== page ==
Information processors shall not divulge or tamper with personal information collected or stored by them; without the consent of a natural person, information processors shall not illegally provide personal information of such person to others, except for information that has been processed so that specific persons cannot be identified and that cannot be restored.  
An information processor shall take technical measures and other necessary measures to ensure the security of the personal information that is collected and stored and to prevent the information from being divulged, tampered with or lost; where personal information has been or may be divulged, tampered with or lost, the information processor shall take remedial measures in a timely manner, inform the natural person concerned in accordance with the provisions and report the case to the relevant competent department.
Specifically, in practice, companies will conduct background checks on previous employers in order to recruit employees. After the implementation of the Civil Code, previous employers may face compliance risks when they provide employees' personal information to other company without authorization.
1.2 Right to reputation and honor
Articles 1024 and 1031 of the Civil Code elaborate on reputation and or honor respectively:
A civil subject shall enjoy the right to reputation. No organization or individual may infringe upon the right to reputation of any other person by such means as insult or libel…” and
A civil subject shall enjoy the right to honor. No organization or individual may unlawfully deprive other people of their honorary titles, or defame or belittle their honors…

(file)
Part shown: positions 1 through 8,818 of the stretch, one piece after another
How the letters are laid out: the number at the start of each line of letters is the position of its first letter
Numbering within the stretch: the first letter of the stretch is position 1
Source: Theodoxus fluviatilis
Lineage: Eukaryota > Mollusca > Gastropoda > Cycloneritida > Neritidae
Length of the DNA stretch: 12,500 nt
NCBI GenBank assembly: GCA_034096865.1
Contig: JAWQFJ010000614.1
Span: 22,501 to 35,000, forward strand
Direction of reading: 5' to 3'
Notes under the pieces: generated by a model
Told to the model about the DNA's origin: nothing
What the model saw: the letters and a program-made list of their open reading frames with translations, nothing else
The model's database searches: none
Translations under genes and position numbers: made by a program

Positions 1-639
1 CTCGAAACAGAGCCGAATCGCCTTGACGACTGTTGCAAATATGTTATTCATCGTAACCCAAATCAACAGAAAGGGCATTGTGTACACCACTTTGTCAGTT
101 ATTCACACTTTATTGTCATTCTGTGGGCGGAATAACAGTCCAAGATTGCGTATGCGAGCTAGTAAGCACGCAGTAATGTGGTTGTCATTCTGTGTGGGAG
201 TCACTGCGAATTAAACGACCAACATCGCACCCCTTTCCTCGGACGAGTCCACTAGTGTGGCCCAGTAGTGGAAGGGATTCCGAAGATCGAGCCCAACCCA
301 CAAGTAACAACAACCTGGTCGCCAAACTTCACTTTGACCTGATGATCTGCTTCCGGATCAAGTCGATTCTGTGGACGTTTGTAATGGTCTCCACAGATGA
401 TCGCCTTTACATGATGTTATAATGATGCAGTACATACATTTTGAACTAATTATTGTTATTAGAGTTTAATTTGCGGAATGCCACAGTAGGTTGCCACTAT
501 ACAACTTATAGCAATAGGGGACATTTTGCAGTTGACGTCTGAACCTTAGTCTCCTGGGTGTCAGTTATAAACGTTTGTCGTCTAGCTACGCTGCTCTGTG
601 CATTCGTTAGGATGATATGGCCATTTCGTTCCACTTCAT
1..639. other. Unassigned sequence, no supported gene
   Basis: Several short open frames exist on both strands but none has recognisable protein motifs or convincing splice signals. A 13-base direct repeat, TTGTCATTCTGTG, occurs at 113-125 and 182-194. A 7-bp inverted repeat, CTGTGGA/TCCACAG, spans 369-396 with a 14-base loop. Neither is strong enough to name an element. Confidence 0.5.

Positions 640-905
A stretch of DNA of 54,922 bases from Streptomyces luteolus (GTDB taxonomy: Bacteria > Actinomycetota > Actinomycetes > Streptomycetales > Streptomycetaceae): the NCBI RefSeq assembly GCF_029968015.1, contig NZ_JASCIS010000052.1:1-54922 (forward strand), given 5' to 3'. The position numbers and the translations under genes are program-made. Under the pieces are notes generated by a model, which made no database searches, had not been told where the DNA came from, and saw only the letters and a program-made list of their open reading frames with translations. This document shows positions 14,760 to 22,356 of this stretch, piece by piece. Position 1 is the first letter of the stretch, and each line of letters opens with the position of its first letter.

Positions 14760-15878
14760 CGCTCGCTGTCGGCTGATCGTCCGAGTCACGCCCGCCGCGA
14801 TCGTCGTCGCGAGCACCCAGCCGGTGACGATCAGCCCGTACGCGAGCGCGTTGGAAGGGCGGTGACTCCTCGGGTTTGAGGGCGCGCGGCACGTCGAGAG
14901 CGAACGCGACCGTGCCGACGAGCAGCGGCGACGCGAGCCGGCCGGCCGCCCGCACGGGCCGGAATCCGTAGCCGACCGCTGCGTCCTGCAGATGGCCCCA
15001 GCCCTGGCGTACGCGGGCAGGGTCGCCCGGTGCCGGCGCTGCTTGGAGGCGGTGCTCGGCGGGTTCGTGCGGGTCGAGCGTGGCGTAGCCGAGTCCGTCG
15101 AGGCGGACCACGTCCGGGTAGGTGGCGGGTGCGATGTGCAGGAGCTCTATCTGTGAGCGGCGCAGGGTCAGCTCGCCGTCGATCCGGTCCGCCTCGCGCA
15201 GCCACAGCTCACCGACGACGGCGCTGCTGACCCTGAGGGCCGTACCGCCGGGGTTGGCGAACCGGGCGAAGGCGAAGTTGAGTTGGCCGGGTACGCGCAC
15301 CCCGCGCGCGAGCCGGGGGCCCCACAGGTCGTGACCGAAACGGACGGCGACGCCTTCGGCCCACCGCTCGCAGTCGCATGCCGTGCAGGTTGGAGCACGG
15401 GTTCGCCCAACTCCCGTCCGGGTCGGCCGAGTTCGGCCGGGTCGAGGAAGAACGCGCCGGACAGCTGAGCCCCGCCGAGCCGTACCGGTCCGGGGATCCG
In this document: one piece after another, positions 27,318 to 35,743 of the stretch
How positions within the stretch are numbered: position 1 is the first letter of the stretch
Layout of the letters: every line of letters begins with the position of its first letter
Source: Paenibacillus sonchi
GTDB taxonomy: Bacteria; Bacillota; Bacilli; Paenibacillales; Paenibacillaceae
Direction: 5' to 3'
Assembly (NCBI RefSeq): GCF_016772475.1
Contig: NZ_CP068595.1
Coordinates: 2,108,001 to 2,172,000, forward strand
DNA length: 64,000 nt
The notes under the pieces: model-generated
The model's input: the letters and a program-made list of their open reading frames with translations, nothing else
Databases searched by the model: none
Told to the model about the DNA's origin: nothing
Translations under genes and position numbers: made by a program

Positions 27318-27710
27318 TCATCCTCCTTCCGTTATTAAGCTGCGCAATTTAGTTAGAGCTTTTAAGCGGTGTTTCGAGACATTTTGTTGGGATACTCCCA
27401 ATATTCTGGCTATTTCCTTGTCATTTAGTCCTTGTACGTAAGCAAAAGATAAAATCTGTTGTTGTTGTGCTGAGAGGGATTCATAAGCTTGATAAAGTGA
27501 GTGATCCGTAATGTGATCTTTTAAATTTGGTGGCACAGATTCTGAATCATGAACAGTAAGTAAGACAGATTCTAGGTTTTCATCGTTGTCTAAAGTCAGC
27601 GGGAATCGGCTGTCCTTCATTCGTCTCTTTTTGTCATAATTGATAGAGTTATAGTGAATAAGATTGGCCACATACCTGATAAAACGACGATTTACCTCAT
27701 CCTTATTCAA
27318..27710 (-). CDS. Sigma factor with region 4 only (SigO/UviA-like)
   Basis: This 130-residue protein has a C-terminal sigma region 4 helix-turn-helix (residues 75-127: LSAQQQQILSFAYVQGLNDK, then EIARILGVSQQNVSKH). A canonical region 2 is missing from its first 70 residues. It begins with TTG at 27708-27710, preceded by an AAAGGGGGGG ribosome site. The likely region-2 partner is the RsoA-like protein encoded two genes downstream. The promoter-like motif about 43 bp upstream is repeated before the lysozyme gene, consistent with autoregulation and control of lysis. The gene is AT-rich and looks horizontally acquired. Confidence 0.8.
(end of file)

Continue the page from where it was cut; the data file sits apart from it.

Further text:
Enterprises have the right to manage and evaluate employees in daily management, however they should pay attention to the protection of employees' reputation and honor. Not only must the enterprise itself not commit violations, but also prevent other employees from committing violations. Recently, Yamy, the former captain of 火箭少女101 (which translates to Rocket Girls 101), disclosed on Weibo that her company’s boss, Xu Mingchao, made remarks at the staff meeting that she looked ugly, had poor singing ability, was worthless, and had no sense of fashion. Such behavior might be deemed as a violation of reputation rights. In addition, a common violation of reputation rights made by companies may be reflected in the termination certificate. When a company issues a termination certificate for employees who terminate the labor contract, the company will not only specify the period of the labor contract, the date of termination or termination of the labor contract, and other necessary content, but also write some prejudicial comments. Such behavior may also be regarded as an infringement of employee’s right to reputation.
1.3 The right to personal freedom and human dignity
The personal freedom and personal dignity of employees are protected by law. According to Article 1011 of the Civil Code “Where a person is deprived of or restricted in his or her freedom of movement by such means as illegal detention, or makes an illegal search of another person, the victim shall have the right to request the person committing the act to bear civil liability in accordance with law.” In practice, many companies may be suspected of infringing on the personal freedom of employees if they take measures such as temporary detention when conducting disciplinary or compliance investigations, especially in investigations of theft and infringement of trade secrets.